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Our View: Modest bonding bill a risk worth taking

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Borrowing perhaps billions of dollars is serious and risky enough in a normal session of the Minnesota Legislature. It’s even more uneasy in the middle of a pandemic-fueled global financial crisis.

But passing a bonding bill this session is a risk lawmakers must take for our state’s economic well-being and future and to help out ailing local governments statewide, Minnesota State Auditor Julie Blaha said in an exclusive interview with the News Tribune Opinion page.

“Bonding can increase jobs and improve infrastructure. But, of course, at a cost,” Blaha said by telephone Friday. “But the debt we take on gets the economy rolling. I think we’ve seen in the past … that healthy bonding bills help the economy get back on track. That is key. That is something that benefits the whole state. We’re going to need solutions that benefit all of us.”

Considering the benefits, Minnesotans can urge lawmakers to pass a bonding bill these final days of the 2020 session.

But considering also the risks already inherent with taking on new public debt and related to so much uncertainty over plummeting markets worldwide and fiscal and public-health instability, residents around the state can also insist on a more-moderate, more-responsible measure. Something that invests in and maintains water systems, public buildings and other spaces owned and shared by all of us. Something that doesn’t include niceties and wants this time like soccer fields and swimming pools; such things need to wait for now.

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So, “no” to the $2 billion-plus bonding proposals that have been floated by DFL Gov. Tim Walz and the DFL-majority House. And “no” as well to the Senate Republicans’ vow of no bonding bill at all until the governor drops the emergency powers he assumed in March to promptly, effectively, and appropriately deal with the coronavirus outbreak. Both can be considered just the opening of negotiations between the two parties.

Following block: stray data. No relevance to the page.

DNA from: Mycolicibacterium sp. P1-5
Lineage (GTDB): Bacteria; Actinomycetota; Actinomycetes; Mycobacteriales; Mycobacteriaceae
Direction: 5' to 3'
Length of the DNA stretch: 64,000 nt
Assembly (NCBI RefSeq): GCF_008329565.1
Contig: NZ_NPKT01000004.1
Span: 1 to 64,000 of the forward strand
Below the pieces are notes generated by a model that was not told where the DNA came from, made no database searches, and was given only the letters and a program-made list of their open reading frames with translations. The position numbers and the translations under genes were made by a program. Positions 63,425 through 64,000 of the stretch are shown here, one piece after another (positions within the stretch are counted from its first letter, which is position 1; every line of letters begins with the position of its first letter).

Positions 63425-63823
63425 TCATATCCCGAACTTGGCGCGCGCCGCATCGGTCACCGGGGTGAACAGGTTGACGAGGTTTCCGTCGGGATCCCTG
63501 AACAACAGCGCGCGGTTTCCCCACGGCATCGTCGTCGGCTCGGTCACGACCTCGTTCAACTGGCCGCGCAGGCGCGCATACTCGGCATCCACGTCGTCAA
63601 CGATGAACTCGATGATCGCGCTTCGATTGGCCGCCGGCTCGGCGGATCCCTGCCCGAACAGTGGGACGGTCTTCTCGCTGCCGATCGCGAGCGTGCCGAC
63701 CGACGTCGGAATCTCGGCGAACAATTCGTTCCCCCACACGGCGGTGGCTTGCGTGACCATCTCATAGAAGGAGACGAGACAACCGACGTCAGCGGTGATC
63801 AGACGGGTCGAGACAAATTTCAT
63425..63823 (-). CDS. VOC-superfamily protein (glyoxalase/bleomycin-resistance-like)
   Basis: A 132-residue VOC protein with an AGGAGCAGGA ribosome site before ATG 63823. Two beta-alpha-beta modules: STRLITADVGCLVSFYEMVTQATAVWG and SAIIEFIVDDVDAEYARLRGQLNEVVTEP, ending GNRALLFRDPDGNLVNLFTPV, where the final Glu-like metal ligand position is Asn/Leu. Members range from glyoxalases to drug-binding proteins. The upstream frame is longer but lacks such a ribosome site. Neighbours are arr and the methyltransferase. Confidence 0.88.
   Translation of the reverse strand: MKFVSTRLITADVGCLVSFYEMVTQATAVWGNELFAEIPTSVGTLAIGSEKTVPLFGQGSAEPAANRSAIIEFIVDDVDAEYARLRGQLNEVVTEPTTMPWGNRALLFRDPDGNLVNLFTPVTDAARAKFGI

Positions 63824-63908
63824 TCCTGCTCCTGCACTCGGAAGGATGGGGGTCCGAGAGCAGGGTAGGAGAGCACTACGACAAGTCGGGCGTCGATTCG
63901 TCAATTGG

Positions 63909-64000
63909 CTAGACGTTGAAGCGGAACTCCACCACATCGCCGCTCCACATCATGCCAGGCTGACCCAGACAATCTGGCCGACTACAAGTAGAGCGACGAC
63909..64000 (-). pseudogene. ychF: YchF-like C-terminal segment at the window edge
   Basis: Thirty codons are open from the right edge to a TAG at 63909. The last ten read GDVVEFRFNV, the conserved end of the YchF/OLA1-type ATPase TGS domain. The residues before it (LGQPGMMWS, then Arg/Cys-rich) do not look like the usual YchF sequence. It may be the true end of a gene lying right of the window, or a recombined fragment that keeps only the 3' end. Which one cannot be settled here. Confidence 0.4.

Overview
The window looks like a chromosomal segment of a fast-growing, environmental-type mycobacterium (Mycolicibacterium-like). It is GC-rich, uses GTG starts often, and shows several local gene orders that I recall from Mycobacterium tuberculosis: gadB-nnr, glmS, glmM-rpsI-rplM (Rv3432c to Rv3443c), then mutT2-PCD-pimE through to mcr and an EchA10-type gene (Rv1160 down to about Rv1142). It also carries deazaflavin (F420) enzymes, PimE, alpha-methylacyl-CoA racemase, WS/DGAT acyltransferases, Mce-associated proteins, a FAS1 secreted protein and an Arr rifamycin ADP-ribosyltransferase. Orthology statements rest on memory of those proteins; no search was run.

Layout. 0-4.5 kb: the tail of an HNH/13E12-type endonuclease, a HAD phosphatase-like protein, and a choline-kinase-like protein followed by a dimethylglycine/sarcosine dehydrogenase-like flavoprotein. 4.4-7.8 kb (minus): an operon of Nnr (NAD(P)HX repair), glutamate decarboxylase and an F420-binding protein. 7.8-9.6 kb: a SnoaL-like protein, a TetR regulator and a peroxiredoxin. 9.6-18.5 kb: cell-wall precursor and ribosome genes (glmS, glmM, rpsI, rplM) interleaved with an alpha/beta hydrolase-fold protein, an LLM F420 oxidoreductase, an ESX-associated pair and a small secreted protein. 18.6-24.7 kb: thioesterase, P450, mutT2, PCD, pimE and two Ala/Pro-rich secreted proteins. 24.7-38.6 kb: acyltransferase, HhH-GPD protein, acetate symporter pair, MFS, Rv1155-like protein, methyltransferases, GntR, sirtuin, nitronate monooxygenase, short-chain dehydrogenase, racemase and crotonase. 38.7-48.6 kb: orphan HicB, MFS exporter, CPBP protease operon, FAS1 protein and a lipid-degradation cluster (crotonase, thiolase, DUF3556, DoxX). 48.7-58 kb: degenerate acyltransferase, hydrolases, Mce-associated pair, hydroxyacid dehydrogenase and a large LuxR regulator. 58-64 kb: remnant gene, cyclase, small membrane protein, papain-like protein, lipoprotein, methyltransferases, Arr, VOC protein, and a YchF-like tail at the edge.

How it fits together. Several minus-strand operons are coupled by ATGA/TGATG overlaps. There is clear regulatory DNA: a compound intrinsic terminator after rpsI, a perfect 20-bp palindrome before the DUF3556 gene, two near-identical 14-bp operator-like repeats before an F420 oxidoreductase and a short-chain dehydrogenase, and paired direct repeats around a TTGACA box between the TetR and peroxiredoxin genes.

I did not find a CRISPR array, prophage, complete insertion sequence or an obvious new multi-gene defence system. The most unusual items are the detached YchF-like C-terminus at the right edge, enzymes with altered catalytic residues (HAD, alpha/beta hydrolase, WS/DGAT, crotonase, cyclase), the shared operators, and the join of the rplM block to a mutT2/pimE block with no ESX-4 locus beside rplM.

With less than a week to go in the session, DFL and Republican lawmakers can find compromise somewhere in the middle. A bonding bill more in line with past plans for public construction projects of less than $1 billion can leave taxpayers feeling comfortable that necessary public investments are being met but that the spending isn’t reckless during difficult, uncertain days.

“How do you balance that out? … Local governments are telling us that the loss of revenue may hit them harder than direct COVID-19 costs,” Blaha said. “Getting people to work is going to be important and not just for the immediate future but long-term. Getting the economy rolling again is going to really help with that lost-revenue issue. …

“Let’s get the economy rolling,” she also said. “I think we have to take action. I think the best way to fix things is to act.”

It used to be there was only one reason for a session of the Minnesota Legislature during even-numbered years like this one: pass a bonding bill to keep up with the responsible maintenance of public amenities and shared public spaces. Not doing so this year wouldn’t just be unprecedented, according to Sen. Tom Bakk.

“The session will be a colossal failure if a bonding bill does not pass,” Bakk, DFL-Cook, said in a statement exclusively to the News Tribune Opinion page. “It’s the real work of the non-budget year. Everything else we consider this year is non-essential.”

Not everything. Among other important matters this session, lawmakers passed a $200 million emergency COVID-19 response fund. They’re considering additional funding for it as well as more spending oversight, among other bills that are pressing toward Monday’s end-of-session.

That doesn’t mean compromise can’t also still be found on a responsible, economy-boosting, and nonetheless reasonable and modest bonding bill — as risky right now as it may seem.

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Related Topics: OUR VIEWJULIE BLAHA
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